Parkinsons Essay

480 WordsFeb 22, 20132 Pages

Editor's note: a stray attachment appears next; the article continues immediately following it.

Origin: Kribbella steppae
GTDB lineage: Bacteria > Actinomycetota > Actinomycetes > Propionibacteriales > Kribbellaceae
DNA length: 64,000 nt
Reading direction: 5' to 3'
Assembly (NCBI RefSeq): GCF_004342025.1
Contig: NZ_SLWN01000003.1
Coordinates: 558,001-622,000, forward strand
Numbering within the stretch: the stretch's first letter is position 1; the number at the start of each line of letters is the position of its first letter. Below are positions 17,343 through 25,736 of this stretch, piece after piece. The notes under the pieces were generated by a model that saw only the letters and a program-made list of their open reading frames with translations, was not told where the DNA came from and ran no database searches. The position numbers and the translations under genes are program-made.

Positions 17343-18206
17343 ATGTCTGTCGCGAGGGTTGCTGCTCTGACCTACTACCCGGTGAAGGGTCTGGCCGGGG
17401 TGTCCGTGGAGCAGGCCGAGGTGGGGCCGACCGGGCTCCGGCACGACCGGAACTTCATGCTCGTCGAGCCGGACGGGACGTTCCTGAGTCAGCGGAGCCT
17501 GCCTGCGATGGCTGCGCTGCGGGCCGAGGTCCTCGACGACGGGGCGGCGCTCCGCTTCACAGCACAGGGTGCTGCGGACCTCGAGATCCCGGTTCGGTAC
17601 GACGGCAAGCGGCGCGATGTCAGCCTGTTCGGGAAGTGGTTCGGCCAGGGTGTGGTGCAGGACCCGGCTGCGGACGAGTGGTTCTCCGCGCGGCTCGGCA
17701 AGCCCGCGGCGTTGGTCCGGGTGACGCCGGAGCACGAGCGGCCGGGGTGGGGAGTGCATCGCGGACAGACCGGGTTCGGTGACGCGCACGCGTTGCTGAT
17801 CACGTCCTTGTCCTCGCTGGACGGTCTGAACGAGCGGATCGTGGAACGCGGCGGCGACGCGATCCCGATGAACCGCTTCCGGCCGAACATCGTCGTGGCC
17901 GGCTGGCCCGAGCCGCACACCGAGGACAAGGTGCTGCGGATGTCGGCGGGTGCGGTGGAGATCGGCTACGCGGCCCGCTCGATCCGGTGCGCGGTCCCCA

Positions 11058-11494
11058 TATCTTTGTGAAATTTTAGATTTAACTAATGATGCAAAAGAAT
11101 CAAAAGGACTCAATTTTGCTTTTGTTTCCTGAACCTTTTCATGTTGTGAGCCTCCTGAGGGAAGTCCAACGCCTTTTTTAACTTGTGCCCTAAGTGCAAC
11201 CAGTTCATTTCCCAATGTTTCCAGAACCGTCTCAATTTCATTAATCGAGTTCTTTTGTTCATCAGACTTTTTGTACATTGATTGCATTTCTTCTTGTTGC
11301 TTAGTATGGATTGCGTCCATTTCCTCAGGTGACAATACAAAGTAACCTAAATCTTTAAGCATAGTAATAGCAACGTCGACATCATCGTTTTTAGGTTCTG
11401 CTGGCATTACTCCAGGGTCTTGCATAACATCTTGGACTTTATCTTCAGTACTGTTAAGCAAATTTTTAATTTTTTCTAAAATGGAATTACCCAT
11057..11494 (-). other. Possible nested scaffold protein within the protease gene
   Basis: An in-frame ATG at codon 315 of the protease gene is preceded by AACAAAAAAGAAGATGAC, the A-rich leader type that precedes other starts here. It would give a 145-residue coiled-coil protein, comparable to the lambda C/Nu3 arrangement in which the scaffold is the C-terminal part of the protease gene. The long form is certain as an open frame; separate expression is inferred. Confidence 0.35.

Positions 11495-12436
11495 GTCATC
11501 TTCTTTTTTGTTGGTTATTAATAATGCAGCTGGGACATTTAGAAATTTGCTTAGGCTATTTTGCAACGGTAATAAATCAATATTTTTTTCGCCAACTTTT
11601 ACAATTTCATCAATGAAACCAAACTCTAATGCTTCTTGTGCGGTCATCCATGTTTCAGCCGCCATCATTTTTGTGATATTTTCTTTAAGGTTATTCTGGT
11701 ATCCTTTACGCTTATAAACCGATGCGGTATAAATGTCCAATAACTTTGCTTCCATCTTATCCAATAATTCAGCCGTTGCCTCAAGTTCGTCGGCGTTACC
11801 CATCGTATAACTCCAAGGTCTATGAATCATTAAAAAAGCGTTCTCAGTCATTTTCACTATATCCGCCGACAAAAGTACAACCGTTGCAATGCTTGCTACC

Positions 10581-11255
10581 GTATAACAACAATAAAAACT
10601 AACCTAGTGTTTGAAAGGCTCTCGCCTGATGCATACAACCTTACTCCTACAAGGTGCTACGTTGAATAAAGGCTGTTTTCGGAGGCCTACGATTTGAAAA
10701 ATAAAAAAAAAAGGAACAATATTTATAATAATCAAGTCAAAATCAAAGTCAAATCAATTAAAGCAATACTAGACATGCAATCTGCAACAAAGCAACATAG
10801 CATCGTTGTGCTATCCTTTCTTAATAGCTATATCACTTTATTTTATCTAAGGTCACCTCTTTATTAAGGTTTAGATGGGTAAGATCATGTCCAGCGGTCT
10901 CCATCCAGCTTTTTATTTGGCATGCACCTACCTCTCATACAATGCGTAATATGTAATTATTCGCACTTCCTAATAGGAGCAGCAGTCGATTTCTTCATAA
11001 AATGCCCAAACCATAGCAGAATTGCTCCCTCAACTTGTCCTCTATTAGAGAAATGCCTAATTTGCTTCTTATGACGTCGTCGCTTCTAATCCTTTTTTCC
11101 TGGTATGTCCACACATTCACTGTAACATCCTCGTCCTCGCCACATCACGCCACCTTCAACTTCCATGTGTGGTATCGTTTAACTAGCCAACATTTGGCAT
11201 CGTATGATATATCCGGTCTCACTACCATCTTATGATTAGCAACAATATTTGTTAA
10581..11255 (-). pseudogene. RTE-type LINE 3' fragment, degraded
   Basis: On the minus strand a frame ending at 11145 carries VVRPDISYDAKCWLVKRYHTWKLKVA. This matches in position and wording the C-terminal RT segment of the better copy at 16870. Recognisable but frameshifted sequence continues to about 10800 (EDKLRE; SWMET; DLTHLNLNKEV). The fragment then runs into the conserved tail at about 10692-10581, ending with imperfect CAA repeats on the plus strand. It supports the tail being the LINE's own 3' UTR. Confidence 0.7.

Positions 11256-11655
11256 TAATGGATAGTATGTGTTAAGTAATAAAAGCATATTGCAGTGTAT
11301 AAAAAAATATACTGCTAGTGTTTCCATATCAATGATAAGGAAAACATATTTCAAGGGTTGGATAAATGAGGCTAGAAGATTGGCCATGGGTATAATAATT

Introduction: A broad spectrum of neurodegenerative diseases of aging are associated with chronic inflammation, including diseases that affect the CNS such as Alzheimer’s disease, Parkinson’s disease, amyotrophic lateral sclerosis, and all of the tauopathies, and age-related macular degeneration (Block and Hong, 2005; McGeer et al., 2005). Parkinson’s disease (PD) is the most common neurodegenerative movement disorder (Schapira, 2009a). It is an age-dependent disease characterized by resting tremor, slowed movement, postural instability and muscle rigidity (Gelb et al., 1999). The most prominent pathological features are the severe loss of dopaminergic neurons in the substantia nigra (SN) and the presence of proteinaceous inclusions called Lewy bodies (LBs) primarily composed of fibrillar a-synuclein and ubiquitinated proteins within some remaining nigral neurons (Lees et al., 2009). The recent identification of mutations in several genes linked to rare inherited forms of PD has led to speculation that these mutations promote inclusion formation, ubiquitin-proteosome system (UPS) dysfunction and nigral cell loss, although the precise molecular mechanisms are unclear and the pathology in humans and animal models bearing these mutations is highly variable (Bonifati, 2007; Lim and Ng, 2009). Nevertheless, recent studies of transgenic animals with mutations linked to parkinsonism as well as neurotoxin and virus-based animal models of PD have provided valuable insight into potential pathogenic mechanisms involving neuroinflamation. Human clinical imaging, postmortem examinations and epidemiological studies have recently highlighted the role of neuroinflammation in PD and raise the interesting possibility that chronic inflammation may act as an environmental stressor to promote progressive degeneration of dopaminergic neurons. In the past 15 years, a wealth of new

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